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Colin Quashie was here on Saturday to install the North Carolina African-American history painting.  It is on the long wall opposite the dining room.  I think it looks wonderful and I encourage you to check it out.

We installed special lighting to show the painting, and Colin was especially pleased with it.  As he said, the painting “really pops out.”  Colin originally had planned to install it on separate, specially-designed wooden panels, but a friend recently convinced him that simpler was better.   He decided to staple it directly to the wall just as it was when he painted it.  It will make it much easier to remove the painting if we need to move it for any reason, including letting someone else display it temporarily.

I still remember our early conversations about the need to do a significant painting that would accurately reflect the contributions of African-Americans to North Carolina’s history.  It was not included in the Kughler murals, at least not in a way that was positive or representative.  Other paintings are planned (though not yet funded), but this wonderful piece by Colin goes a long way to accomplishing our goal.

Many thanks to everyone who had a hand in making this a reality.  Thanks to Random Gott and Faith Thompson for helping on Saturday.  I can’t wait for the dedication later this month.

10 thoughts on “The History Painting Is Here

  1. Love it. Look forward to seeing it in the morning…and every morning I walk by to my office.

  2. The mural is wonderful! I love the small details – like the newspaper with the story about the Wilmington coup d’etat.

    Would it be possible to provide copies of the two documents explaining who the people are so you can walk with it and read about each person while you stand in front of them instead of having to move back and forth from one end to the other? I think that would really help the learning experience.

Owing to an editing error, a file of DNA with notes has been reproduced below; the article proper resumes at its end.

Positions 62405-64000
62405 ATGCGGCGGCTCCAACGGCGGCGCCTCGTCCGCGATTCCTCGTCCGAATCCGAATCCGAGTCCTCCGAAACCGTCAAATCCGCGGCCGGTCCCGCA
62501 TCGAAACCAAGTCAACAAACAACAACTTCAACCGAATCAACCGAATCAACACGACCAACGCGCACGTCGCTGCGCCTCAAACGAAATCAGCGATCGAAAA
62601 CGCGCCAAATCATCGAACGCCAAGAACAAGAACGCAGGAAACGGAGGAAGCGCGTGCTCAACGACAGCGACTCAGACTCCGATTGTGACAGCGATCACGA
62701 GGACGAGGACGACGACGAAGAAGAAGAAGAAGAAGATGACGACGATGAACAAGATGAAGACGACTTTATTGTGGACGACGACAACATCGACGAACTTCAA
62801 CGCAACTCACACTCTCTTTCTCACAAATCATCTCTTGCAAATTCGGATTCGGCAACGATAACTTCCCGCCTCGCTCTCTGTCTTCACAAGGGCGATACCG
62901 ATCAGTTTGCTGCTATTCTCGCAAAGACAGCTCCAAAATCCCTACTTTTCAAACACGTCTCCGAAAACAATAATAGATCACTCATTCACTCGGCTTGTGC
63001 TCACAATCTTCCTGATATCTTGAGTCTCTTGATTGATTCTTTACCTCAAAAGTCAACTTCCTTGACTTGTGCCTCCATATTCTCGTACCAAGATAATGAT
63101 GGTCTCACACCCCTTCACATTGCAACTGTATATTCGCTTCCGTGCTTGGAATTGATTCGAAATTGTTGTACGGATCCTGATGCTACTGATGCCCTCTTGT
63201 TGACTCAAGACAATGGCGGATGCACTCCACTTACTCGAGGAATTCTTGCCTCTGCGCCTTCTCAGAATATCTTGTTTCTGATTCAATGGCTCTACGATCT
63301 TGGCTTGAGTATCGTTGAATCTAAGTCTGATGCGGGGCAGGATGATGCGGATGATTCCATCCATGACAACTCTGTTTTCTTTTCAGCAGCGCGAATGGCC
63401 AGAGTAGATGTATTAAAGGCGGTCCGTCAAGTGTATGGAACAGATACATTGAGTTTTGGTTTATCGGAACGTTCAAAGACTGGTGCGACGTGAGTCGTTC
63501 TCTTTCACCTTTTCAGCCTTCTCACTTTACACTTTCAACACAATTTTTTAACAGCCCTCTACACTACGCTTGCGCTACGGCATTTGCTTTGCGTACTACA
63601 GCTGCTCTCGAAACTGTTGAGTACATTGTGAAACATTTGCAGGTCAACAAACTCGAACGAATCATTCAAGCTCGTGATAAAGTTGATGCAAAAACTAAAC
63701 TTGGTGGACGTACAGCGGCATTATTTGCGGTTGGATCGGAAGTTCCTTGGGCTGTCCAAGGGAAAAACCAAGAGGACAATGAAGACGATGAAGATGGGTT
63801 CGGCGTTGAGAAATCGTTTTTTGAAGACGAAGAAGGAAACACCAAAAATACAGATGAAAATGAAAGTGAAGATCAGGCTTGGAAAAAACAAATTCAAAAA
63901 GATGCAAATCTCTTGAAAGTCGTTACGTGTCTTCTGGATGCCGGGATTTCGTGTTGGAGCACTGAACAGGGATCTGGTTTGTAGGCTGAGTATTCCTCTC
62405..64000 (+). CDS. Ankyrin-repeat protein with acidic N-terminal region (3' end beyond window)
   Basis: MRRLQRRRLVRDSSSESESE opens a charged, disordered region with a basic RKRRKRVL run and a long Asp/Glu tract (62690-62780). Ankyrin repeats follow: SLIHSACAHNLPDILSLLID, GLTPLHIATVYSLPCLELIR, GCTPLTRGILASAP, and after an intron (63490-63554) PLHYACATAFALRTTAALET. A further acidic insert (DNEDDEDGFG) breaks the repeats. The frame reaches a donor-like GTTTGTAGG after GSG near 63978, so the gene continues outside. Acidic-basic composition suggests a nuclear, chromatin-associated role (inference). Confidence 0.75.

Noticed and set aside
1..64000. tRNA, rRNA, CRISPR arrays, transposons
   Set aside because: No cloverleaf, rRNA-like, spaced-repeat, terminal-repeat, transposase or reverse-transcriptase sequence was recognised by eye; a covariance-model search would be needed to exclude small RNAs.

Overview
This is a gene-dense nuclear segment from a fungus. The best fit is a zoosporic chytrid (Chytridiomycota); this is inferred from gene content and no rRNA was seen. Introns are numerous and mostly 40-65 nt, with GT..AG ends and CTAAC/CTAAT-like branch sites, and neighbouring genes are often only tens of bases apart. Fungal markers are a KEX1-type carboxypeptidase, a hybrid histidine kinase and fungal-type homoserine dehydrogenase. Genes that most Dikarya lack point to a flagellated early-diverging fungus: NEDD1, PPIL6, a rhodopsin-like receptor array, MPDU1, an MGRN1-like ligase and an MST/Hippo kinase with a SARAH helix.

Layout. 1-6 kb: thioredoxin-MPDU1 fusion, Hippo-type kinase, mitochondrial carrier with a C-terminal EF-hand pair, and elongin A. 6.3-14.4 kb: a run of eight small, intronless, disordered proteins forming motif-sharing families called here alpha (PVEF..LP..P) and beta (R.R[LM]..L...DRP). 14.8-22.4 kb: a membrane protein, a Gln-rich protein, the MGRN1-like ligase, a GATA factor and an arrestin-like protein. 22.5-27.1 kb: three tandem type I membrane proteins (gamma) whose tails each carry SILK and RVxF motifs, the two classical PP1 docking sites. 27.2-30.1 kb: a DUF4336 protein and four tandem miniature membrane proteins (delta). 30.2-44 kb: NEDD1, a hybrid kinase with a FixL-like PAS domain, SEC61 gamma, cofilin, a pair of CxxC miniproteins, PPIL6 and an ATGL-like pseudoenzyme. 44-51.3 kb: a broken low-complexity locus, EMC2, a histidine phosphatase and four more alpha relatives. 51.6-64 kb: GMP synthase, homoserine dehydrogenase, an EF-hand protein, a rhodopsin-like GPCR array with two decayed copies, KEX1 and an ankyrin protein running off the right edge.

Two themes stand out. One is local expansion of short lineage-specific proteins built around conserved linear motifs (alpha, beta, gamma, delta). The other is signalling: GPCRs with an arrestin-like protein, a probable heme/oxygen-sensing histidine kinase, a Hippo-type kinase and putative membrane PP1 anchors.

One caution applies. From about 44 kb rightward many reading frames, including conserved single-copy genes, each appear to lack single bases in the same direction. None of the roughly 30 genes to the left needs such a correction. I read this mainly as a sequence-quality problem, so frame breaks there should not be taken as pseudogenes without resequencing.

1. The plan is to have lots of menus in those holders at either end of the painting. People will be able to walk along the painting and refer to their “menu.” The reference menu is in the process of being finalized. I don’t know if they will be laminated or if people will be able to take them away.

  3. I just returned from viewing the mural and it is spectacular. The pictures that I had seen of it do not do the painting justice. I’m sure there is an art term that describes its effect specifically, but it appears multi-dimensional.
    It really seems to jump off the wall. If you go by and see it personally, you will see what I mean.

  4. I am glad that we went with the “wall wash” lighting to prevent shadowing. It was the better choice for that hallway. It brings attention to the wall and should draw everyone’s attention.

    1. Took a look myself, and agree with Tom that it looks even better live than in the pics. Gotta disagree to some extent on the lighting. I find the light garishly bright. It could be easily fixed with warmer toned florescent bulbs in the fixtures–keeping it shadow free, but making it more comfortable to view.

      A couple other points while I’m at it that would help the mural look its best and match the finished (classy) look of existing works in the building:
      -The wood trim should be lightly stained–it looks and feels raw and unfinished
      -The menu holders also appear raw and unfinished and should get a light stain
      -The proposed handouts should really include a numbered outline of the entire mural with the associated descriptions. (example here–
      Being able to carry around the existing handouts would still be difficult to follow in my humble opinion.

  5. This is going to teach me something new every time I look at it.

    I’m very proud that we have it here at the SOG and am going to send links to people I know who share interests in specific people and events represented in the mural.

  6. This is such a treasure. I felt a great deal of SOG-pride this evening as I showed this off to a colleague visiting from VCU. It is spectacular and inspiring. Thanks to all who had a hand in bringing this vision to reality.

  7. Much like the Local Government Wing campaign, I feel good every time I visit this piece. It says much about us collectively that it is housed here and more about us individually that the “missing history” bothered us enough to make an attempt at correcting the error.

    I have had the opportunity to learn so much, meet some truly spectacular people, and share my pride in being a part of the School of Government.

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